What is the significance of social life for the survival of forms of political personality? In some respects this query about politics is closer to everyday attitudes in an individualistic society than is analysis by class or skill. Who has not dramatized politics as a struggle between Stalin and Trotsky, Roosevelt and Hoover? Whether the stakes are exile or dictatorship, presidency or private life, Washington or the old home town, the players are identifiable persons, and their fate is humanly exciting.
However, it is not the fate of the individual Tom, Dick, and Harry that holds our interest. Political analysis is more concerned with the general than with the unique. Our task is to examine the factors affecting success or failure of personality type. The Franklins, Benitos, Adolfs, and Josefs must be seen as instances of more general forms of personal development before we can compare them with predecessors, contemporaries, and successors.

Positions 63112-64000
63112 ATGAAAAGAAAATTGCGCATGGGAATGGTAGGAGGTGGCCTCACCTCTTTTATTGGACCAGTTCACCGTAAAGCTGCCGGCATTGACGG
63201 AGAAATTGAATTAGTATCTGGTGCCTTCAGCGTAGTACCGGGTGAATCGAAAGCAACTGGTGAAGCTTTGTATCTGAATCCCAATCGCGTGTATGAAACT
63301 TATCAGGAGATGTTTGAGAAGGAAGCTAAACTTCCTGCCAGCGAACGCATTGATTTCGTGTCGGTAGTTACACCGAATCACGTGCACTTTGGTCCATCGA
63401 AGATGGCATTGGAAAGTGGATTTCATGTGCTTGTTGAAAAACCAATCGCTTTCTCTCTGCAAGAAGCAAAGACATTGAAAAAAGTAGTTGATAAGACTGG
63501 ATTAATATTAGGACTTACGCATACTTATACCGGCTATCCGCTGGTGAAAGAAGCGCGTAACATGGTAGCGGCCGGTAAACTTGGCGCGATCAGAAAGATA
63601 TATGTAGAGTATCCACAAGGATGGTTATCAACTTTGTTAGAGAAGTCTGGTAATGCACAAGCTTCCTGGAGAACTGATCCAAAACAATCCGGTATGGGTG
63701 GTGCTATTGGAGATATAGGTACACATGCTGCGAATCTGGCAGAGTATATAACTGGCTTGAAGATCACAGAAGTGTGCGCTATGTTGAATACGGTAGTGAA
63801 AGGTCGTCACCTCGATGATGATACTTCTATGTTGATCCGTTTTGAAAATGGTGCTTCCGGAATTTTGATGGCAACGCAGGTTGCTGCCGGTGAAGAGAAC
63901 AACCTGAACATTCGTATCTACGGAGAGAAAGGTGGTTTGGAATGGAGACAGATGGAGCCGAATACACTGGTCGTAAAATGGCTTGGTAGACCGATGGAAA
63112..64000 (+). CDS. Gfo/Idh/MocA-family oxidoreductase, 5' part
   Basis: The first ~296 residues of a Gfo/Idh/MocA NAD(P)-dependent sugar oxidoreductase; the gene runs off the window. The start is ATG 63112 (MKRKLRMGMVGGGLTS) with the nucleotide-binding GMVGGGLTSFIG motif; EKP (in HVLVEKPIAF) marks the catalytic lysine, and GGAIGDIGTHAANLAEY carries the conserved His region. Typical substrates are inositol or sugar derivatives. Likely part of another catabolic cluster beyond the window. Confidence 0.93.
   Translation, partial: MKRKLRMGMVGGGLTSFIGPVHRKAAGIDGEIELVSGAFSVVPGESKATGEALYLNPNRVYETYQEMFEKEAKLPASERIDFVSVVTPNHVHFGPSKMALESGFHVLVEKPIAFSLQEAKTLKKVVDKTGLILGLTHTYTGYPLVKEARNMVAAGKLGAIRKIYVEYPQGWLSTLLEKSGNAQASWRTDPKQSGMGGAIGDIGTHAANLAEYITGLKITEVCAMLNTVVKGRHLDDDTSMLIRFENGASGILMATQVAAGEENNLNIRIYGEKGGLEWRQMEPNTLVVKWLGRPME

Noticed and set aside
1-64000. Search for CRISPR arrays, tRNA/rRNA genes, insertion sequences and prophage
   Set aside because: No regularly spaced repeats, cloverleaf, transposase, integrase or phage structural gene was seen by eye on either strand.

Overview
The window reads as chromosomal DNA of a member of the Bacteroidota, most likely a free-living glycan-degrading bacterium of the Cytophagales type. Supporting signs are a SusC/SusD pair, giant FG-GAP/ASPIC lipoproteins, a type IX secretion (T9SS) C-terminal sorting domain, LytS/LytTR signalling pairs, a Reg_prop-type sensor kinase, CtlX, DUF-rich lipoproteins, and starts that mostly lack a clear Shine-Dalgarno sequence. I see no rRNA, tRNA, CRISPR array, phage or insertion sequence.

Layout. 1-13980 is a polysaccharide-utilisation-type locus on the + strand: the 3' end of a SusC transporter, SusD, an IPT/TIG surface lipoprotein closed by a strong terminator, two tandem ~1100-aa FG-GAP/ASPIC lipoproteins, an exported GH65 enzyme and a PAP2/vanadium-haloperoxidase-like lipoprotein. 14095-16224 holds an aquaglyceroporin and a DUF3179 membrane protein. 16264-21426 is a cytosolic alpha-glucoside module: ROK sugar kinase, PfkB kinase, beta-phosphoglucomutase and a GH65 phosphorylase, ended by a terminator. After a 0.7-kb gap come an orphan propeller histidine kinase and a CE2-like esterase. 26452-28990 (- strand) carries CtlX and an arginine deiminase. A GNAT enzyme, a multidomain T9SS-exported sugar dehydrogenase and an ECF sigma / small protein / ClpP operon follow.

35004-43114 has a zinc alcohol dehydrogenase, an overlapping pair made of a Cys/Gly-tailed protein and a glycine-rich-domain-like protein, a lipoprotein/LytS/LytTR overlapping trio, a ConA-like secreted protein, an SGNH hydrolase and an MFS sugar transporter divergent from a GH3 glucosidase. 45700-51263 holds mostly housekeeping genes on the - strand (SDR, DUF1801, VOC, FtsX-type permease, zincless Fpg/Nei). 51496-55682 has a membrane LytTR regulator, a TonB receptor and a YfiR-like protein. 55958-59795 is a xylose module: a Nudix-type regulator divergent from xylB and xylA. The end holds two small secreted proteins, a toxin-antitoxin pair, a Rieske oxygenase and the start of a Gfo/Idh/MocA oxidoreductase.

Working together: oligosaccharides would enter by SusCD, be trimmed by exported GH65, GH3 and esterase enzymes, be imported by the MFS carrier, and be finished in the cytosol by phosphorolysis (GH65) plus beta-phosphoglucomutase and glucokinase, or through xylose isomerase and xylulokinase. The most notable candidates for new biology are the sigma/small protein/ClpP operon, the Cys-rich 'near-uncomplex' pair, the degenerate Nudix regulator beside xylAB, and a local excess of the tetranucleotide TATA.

Novelists, poets, and painters have long been preoccupied with the delicate nuances which bind men to one another, or condemn them to stare across seemingly impassable chasms of misunderstanding. Behind the façades of the class and skill struggle run the dialectics of personality. In the Brothers Karamazov are depicted the subtler shades of the subjective which divide one person, and one personality, from another. The modern student has sought to illuminate this obscure terrain in the language of exposition rather than depiction. Such expository works as those of Freud, Klages, Jung, and Kretschmer have be-